The applicant was born in 2011 in Germany to a German father and a stateless mother. Her birth certificate contained the disclaimer that the mother's identity is "unconfirmed", which the applicant and the parents appealed against, as the stateless mother was extensively documented among others with a travel document for stateless persons issued by Germany. The Court upheld the appeal, and ordered the civil registry to issue a new birth certificate without disclaimers as to the mother's identity.
The applicant was born in Taiwan, and entered France as an unaccompanied minor on a "borrowed" passport. Her application for stateless status was rejected, as she did not make sufficient effort to obtain Chinese nationality. OFPRA also relied on the applicant having had a "double identity" in France and therefore being untrustworthy, and on the fact that France does not recognise Taiwan as an independent state.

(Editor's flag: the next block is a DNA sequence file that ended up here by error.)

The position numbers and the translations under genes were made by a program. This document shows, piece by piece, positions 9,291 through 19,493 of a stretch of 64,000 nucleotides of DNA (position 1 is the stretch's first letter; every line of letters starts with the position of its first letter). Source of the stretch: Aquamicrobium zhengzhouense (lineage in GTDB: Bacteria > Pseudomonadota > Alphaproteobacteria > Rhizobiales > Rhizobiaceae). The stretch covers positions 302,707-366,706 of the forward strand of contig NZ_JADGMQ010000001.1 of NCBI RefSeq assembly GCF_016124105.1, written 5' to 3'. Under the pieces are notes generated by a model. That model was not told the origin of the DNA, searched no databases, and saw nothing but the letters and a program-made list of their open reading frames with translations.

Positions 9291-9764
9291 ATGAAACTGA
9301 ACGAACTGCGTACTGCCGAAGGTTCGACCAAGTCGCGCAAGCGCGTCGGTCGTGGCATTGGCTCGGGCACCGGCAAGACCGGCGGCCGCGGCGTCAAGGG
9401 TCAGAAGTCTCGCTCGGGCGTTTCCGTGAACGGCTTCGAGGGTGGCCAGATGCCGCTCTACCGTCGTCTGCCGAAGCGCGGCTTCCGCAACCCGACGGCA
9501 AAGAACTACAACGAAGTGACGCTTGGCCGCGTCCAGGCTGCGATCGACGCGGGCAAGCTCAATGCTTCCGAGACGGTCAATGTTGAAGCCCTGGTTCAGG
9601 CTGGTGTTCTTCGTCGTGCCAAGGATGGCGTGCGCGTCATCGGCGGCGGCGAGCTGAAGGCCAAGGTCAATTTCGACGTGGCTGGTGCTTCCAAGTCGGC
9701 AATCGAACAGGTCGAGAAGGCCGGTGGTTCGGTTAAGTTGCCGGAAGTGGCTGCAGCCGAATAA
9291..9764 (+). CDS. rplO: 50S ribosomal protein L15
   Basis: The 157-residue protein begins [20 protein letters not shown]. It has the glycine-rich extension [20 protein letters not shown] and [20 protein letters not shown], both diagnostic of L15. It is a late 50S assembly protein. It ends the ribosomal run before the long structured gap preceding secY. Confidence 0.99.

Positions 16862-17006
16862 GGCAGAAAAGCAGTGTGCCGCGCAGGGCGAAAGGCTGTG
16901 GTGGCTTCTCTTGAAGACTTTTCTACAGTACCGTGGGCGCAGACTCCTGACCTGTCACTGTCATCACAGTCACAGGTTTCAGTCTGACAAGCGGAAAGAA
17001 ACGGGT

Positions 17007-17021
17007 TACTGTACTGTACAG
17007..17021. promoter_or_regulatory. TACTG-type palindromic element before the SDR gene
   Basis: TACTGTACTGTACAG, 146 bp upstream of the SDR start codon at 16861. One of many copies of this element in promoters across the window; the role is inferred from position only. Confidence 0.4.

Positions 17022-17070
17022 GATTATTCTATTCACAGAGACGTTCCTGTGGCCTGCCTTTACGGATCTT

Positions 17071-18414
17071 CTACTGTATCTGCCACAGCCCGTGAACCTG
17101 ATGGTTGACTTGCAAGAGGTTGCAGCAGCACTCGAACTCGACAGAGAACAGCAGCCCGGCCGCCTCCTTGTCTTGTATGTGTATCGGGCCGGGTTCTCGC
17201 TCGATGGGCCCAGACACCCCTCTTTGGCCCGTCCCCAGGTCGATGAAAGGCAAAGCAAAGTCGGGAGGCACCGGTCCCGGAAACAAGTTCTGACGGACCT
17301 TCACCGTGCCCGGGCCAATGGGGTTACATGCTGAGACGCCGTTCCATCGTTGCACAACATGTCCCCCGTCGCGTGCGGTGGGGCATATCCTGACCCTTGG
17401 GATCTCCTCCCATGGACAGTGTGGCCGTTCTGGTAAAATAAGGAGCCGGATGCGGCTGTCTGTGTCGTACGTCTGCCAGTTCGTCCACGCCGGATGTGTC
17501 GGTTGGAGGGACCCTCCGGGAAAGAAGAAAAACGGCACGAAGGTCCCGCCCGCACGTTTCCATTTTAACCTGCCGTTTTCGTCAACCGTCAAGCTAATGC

Mr. B and Mrs. C, a married couple who got recognised as stateless by OFPRA, did not mention they had a daughter (Miss A, the applicant) when applying for statelessness status. When Miss A also applied for a statelessness status, and provided a birth certificate proving that Mr. B and Mrs. C are her parents, OFPRA denied her application, partially because they doubted the parental relations, and partially because they considered that she did not take the necessary steps to get recognised as a national by either Italy or the successor states of Yugoslavia - where her parents are from. The Court ruled that OFPRA based its decision on an error of assessment, and ordered it to grant Miss A the statelessness status.